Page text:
Therefore total volume is equal to 13*1 4- 2*75= 15*85 c.c. 
Theoretical volume = 16*0 c.c. 

III. 05 c.c. diluted to 2 c.c. gave total volume of gas 
equal to 147 c.c. and N = 5-3 c.c. 

S = 2x-55 = 11 c.c. 

Therefore total volume is equal to 147 + 1*1 = 15-8 c.c. 
Theoretical volume equal to 16 c.c. 

Experiment with solution of Potassium Nitrite. 

I. 0-5 c.c. of the stock KN0 2 solution gave by the 
"Urea" method N = 4-2 c.c. ; 

Therefore real "nitritic " nitrogen = 21 c.c. 

2-0 c.c. of the above stock solution, with solid excess of 
hydrazine sulphate, diluted to 6-4 c.c. in the Nitrometer, gave 
total gas equal to 131 c.c. and N = 565 c.c. 

Allowing for solubility by the above formula, S = 6*4 x '55 
3 # 52 c.c. 

Therefore total volume = 131 + 3-52 = 16-62 c.c. 
Theoretical volume = 16-8 c.c. 

Vol. VII, No. 4.] Action of Hydrazine Sulphate <fc Nitrites. 113 


II. 2*0 c.c of the above stock solution of KN0 2 with 
solid excess of hydrazine sulphate diluted to 4*8 c.c. gave total 
gas equal to 14*4 c.c. and N = 5*6 c.c. 

Allowing for the solubility, S = 4'8 x '55 = 264 c.c. 

Therefore total volume equal to 17*04 c.c. 

Theoretical volume equal to 16*8 c.c. 




the nitritic contents of convenient volumes of this solution were 

very small, and the gas obtained also small, most of the nitrous 

oxide being held in solution by the large amount of water used 

in dissolving the salt. 

2'0 c.c. of the stock solution gave by the u Urea " method 

N = 2"6 CO., therefore real N = 1'3 c.c.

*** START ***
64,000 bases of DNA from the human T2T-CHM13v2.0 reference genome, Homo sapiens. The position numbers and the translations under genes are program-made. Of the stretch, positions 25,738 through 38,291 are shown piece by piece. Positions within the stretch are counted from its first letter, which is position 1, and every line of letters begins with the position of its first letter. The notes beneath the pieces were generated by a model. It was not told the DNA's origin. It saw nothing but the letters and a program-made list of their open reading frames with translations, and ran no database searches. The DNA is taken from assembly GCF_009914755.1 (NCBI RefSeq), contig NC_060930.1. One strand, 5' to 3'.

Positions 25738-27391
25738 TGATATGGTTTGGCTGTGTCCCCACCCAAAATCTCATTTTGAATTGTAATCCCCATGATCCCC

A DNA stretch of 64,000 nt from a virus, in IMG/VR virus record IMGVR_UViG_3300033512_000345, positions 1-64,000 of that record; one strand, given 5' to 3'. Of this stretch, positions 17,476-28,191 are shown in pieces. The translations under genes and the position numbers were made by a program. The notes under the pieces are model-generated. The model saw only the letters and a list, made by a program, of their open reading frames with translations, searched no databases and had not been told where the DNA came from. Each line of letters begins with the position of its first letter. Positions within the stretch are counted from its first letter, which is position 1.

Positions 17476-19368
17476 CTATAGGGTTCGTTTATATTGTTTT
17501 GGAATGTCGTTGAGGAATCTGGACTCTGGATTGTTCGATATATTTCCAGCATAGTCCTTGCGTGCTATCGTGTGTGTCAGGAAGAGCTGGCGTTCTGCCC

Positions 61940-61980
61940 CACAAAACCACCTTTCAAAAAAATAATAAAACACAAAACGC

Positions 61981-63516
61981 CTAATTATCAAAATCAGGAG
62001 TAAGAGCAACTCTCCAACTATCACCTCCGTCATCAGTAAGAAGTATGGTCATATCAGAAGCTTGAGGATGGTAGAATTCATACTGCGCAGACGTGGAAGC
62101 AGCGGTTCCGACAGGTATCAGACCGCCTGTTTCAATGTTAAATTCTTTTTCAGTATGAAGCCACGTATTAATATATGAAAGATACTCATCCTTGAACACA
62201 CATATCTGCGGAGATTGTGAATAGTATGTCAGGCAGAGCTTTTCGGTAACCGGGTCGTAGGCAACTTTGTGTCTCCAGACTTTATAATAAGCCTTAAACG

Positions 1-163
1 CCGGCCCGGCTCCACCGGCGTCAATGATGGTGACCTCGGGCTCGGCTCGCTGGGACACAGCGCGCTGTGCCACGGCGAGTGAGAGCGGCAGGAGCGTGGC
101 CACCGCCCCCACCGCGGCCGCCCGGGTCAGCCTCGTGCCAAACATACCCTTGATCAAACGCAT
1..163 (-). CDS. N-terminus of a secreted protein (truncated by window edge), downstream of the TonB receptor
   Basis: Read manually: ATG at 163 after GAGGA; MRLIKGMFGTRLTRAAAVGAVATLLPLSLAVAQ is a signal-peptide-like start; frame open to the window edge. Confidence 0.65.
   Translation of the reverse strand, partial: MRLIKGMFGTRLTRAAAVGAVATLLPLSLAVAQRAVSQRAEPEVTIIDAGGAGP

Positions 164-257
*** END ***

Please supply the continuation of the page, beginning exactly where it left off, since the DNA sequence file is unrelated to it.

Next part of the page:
80 c.c. of the above solution diluted to 10 c.c. in the 
11 Crum " gave total volume of gas equal to 5*0 c.c. 
and N = 345 c.c; S= 10 x -55 = 5-5 ; therefore total volume 
5 + 55 = 10*5 c.c. Theoretical total volume = 104 c.c. 

Experiment with tetra-methylammonium nitrite. 

A pure sample of this substance prepared by the double 
decomposition of silver nitrite and tetra-methylammonium 
iodide was taken. 

<< „„~„ »> 

I. 2*0 c.c. of the stock solution gave by the " urea 
method N = 4-6 c.c, therefore real u nitritic " N = 2*3 c.c 

4 c.c. of the above stock solution with solid excess of 
hydrazine sulphate gave at a dilution of 6 c.c , total volume of 
gas equal to 6-1 c.c and nitrogen = 31 c.c 

Allowing for the solubility, S = 6 x '55 = 3*3 c.c. 

Therefore total volume equal to 6*1 + 3*3 = 9-4 c.c. 

Theoretical volume = 9-2 c.c 

II. 4-0 c.c. of the stock solution at a dilution of 10 c.c 
gave total gas equal to 40 c.c and N=3*l c.c. 

Allowing for the solubility, S = *55 x 10 = 5-5 c.c 

Therefore total volume is equal to 40 + 5-5 = 95 c.c. 
Theoretical volume equal to 9-2 c.c. 

Obviously the 10 c.c. of water was not saturated with 
nitrous oxide, and the volume, therefore, a little in excess. 

Experiment with benzylamine nitrite. 

(Benzylamine nitrite has been isolated recently in this 
laboratory by Ray and Dutt as beautiful pale yellow plates, 
subliming in vacuo unchanged). 

1-0 c.c. of the stock solution gave by the f< urea " method 
nitrogen = 2-0 c.c, therefore real N= 1 c.c 

4-0 c.c of the above gave at a dilution of 8*0 cc inside 

114 Journal of the Asiatic Society of Bengal, [April, 1911.] 

the ' £ Crum V with solid excess of hydrazine sulphate, total volume 
of gas equal to 37 c.c. and N = 2 7 c.c. ; S = 8x -55 = 4-4 c.c. 
Therefore total volume = 8-1 c.c. ; theoretical volume = 8*0 c.c. 

The nitrites of ammonium, sodium, calcium, strontium, etc., 
behave analogously, and it is useless to multiply examples. It 
is singular that amyl nitrite did not respond to the above 
reaction, and in fact no gas was at all evolved. The reason 
for it is evident Non-ionised nitrites cannot take part in the